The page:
Association between recent internal travel and malaria in Ugandan highland and highland fringe areas.


Lynch, CA; Bruce, J; Bhasin, A; Roper, C; Cox, J; Abeku, TA; (2015) Association between recent internal travel and malaria in Ugandan highland and highland fringe areas. Tropical medicine & international health , 20 (6). pp. 773-80. ISSN 1360-2276 DOI: 10.1111/tmi.12480

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Abstract

OBJECTIVE: To examine the association between travel (recency of travel, transmission intensity at destination compared to origin and duration of travel) and confirmed malaria in Uganda.<br/> METHODS: Health facility-based case-control study in highland (~2200 m), and highland fringe (~1500 m) areas with adjustment for other covariates.<br/> RESULTS: In the highland site, patients who had travelled to areas of higher transmission intensity than their home (origin) areas recently were nearly seven times more likely to have confirmed malaria than those who had not (OR 6.9; P = 0.01, 95% CI: 1.4-33.1). In the highland fringe site, there was also a statistically significant association between travel and malaria (OR 2.1; P = 0.04, 95% CI: 1.1-3.9).<br/> CONCLUSIONS: For highland areas, or areas of low malaria transmission, health authorities need to consider internal migrants when designing malaria control programs. Control interventions should include information campaigns reminding residents in these areas of the risk of malaria infection through travel and to provide additional mosquito nets for migrants to use during travel. Health authorities may wish to improve diagnosis in health facilities in highland areas by adding travel history to malaria case definitions. Where routine monitoring data are used to evaluate the impact of interventions on the malaria burden in highland areas, health authorities and donors need ensure that only cases from the local area and not 'imported cases' are counted.<br/>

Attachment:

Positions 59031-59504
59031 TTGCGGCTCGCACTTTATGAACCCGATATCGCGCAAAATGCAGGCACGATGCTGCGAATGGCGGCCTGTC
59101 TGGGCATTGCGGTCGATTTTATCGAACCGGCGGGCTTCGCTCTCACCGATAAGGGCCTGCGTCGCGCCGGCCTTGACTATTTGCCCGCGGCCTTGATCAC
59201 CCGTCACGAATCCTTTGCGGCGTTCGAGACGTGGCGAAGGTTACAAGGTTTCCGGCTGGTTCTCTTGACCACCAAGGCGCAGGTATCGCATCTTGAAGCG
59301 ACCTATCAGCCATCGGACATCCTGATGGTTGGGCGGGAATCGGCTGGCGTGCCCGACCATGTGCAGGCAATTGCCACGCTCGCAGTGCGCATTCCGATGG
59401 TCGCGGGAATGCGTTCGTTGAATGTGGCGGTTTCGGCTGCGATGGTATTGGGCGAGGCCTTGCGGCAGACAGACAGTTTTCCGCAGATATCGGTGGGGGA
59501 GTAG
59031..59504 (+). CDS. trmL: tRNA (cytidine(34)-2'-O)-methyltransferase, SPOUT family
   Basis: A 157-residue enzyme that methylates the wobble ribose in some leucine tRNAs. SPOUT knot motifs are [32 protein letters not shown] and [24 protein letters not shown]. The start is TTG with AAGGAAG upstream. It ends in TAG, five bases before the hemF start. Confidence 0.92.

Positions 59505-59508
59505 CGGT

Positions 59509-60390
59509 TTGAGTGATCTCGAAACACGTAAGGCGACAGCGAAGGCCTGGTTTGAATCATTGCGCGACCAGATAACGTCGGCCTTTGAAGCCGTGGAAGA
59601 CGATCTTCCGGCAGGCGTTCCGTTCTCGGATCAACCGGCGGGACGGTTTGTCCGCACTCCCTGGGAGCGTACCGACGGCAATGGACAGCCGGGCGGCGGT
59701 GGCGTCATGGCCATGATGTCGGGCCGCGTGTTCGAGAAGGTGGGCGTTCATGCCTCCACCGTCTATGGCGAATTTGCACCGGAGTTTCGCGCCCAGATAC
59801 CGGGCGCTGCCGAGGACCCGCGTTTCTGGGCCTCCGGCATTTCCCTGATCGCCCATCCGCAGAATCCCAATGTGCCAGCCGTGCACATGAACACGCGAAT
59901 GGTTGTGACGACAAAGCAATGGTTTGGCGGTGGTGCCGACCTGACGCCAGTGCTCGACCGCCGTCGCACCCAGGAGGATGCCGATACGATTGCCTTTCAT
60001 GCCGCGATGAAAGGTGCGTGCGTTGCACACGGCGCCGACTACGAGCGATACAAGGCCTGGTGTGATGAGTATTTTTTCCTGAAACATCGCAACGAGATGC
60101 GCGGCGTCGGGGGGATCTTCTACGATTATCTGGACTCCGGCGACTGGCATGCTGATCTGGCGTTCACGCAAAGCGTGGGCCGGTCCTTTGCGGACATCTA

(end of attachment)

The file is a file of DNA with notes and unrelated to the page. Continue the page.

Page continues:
Item Type: Article
Faculty and Department: Faculty of Infectious and Tropical Diseases > Dept of Disease Control
Faculty of Infectious and Tropical Diseases > Dept of Pathogen Molecular Biology
Faculty of Epidemiology and Population Health > Dept of Infectious Disease Epidemiology
Research Centre: Malaria Centre
Maternal Health Group
PubMed ID: 25689689
Web of Science ID: 354186900010
URI: http://researchonline.lshtm.ac.uk/id/eprint/2115572

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